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Discussion Starter #1
Hello, newbi looking for advice.

I recently put a new radiator and thermostat in my 65, including all the hoses. I took it for a test drive on Sunday and everything looked good until I hit three stop lights in a row downtown. The car of course over heated again. Luckily I was close to home and made it after a cool down. So I figure that my options are:

1 - figure out if the thermostat is in correctly and working
2 - figure out if the water pump is working
3 - upgrade to a five blade fan w/shroud (currently no shroud)

So the question, to those who would know, is how to diagnose if this is a thermostat or pump problem? Also should I add a shroud and fan upgrade?

Thanks in advance,
Jason
 

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My 66 289 was over heating, it turned out that the distributor was installed aproximetly one tooth off, car ran ok but over heated.
 

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Is your timing set correctly, make sure it is not ATDC (above top dead center) If it is a stock 289 engine, it should be 6 degree BTDC
 

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Maybe you have air pockets in your cooling system. Try burping your system. Mine ran hot until I got all the air out.
 

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I have a 65 coupe with 289 and AT. I was having lots of overheating problems when the car was new to me - here's what I have done since, I'm happy with temp now:
1. 3 row radiator
2. Shroud
3. 160 degree thermostat (will probably go back to 180 during the cooler months of the year.)
4. Drained and flushed cooling system including removing the block plugs.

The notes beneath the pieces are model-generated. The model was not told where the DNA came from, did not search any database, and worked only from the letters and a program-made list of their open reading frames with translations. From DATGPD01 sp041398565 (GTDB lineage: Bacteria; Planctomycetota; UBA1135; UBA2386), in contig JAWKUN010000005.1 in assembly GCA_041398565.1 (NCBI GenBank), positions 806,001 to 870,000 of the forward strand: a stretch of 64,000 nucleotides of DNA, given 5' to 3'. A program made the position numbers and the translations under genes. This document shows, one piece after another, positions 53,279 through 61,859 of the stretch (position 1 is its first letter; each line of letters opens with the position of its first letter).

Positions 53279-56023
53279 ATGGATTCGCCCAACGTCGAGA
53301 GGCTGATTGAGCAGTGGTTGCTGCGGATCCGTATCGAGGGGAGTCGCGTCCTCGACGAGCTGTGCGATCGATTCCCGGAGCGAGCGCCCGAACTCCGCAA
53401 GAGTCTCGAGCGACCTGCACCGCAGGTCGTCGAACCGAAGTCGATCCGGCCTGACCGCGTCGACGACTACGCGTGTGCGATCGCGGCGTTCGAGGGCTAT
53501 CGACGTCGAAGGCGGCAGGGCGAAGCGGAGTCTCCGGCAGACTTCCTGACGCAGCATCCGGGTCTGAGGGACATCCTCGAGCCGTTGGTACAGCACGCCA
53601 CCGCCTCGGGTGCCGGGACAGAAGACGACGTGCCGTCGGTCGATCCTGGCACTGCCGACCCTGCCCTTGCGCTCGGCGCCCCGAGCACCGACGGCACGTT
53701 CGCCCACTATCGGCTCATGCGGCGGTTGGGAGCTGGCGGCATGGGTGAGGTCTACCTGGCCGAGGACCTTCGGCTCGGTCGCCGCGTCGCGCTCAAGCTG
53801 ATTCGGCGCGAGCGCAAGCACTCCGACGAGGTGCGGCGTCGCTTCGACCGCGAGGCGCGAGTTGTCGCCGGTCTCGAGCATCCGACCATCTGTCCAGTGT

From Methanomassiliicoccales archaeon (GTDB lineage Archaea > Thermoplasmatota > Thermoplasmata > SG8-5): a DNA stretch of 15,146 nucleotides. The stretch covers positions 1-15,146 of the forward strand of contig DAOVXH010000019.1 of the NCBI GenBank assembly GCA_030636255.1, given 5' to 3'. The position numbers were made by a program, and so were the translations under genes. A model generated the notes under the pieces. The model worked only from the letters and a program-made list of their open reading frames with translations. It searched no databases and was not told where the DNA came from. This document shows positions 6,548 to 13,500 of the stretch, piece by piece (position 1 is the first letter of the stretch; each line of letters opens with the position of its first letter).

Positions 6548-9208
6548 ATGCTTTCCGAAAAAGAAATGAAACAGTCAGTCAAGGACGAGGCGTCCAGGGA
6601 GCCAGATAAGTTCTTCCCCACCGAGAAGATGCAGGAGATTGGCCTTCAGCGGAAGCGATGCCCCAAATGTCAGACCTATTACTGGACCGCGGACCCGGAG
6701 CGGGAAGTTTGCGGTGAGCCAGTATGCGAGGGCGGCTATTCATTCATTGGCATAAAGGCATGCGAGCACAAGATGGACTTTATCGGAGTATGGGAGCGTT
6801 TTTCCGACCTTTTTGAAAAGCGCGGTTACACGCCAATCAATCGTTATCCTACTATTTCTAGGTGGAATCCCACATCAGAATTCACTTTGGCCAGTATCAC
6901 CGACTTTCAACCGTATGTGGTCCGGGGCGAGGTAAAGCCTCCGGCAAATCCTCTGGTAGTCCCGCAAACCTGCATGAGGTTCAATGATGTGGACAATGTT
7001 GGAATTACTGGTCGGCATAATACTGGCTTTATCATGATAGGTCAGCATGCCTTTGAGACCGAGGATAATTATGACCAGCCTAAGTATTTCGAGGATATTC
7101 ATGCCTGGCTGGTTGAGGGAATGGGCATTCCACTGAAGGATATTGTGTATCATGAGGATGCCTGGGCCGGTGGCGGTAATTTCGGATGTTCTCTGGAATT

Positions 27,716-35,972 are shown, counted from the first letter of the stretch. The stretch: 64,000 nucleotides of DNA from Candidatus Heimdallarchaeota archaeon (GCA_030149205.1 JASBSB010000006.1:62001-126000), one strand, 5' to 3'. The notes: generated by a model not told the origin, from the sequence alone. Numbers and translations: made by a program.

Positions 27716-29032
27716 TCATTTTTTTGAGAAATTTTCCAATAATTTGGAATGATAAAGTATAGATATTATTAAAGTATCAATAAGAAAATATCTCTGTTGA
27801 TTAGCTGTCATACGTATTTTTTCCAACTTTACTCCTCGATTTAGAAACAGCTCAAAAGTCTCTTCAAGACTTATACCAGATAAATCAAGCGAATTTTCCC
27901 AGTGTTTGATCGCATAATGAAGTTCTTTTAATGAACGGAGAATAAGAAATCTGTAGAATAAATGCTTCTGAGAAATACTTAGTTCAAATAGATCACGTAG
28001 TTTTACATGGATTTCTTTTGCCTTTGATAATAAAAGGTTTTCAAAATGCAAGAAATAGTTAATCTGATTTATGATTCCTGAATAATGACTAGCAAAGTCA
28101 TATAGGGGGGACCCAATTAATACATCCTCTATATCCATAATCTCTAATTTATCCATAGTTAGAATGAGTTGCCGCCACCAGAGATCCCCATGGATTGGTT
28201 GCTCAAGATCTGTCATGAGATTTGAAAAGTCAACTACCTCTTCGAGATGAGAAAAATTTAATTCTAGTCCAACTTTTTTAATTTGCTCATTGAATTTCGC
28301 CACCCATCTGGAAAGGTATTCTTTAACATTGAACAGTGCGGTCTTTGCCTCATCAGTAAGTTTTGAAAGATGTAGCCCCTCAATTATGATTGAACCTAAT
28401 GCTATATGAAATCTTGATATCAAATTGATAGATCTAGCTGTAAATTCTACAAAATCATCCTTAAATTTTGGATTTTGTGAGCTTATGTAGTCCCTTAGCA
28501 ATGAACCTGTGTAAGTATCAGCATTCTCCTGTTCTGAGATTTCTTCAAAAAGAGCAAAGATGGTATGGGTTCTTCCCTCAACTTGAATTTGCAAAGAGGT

5. Filled cooling system with 25/75 mixture Antifreeze / Distilled water.
6. Installed radiator overflow tank (one of these came with the car as spare parts from the PO)
7. New radiator hoses and fan belts

Have not done, but am thinking about a 5 blade fan; radiator support-to-hood seal.

Good luck!
 

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Maybe you have air pockets in your cooling system. Try burping your system. Mine ran hot until I got all the air out.
One thing you can do is drill a small hole in the thermostat which will help to let air flow out and get rid of the air pockets, it will let a little flow through, but not enough to matter.... You'd have to remove the thermostat to do it, so that is for next time.

I'd check first for air pockets, then make sure you have good flow. To test the thermostat, take it out and put it in boiling water. Did you make sure it is in correctly (you can put them in backwards which would make you overheat). Also, make sure the lower hose isn't collapsing when you drive.
 

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I had the same problem. My radiator was old and clogged. Replaced it and all was well. But, before I replaced the radiator I did a lot of other things. If your head gaskets are on backwards they could block the water flow in the heads. If the thermostat is backwards.
 

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Discussion Starter #8
I'm learning as I go. How would one go about removing all the air from the system? Also, how do you determine the correct orientation of the thermostat?

Thanks in advance,
Jason
 

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One other thing to do is to make sure you have a lower heating hose with a spring on the inside of it. This will keep the lower hose from collapsing and causing decreased flow through the radiator.

I'd also second your testing of the timing to make sure it's accurately set.
 
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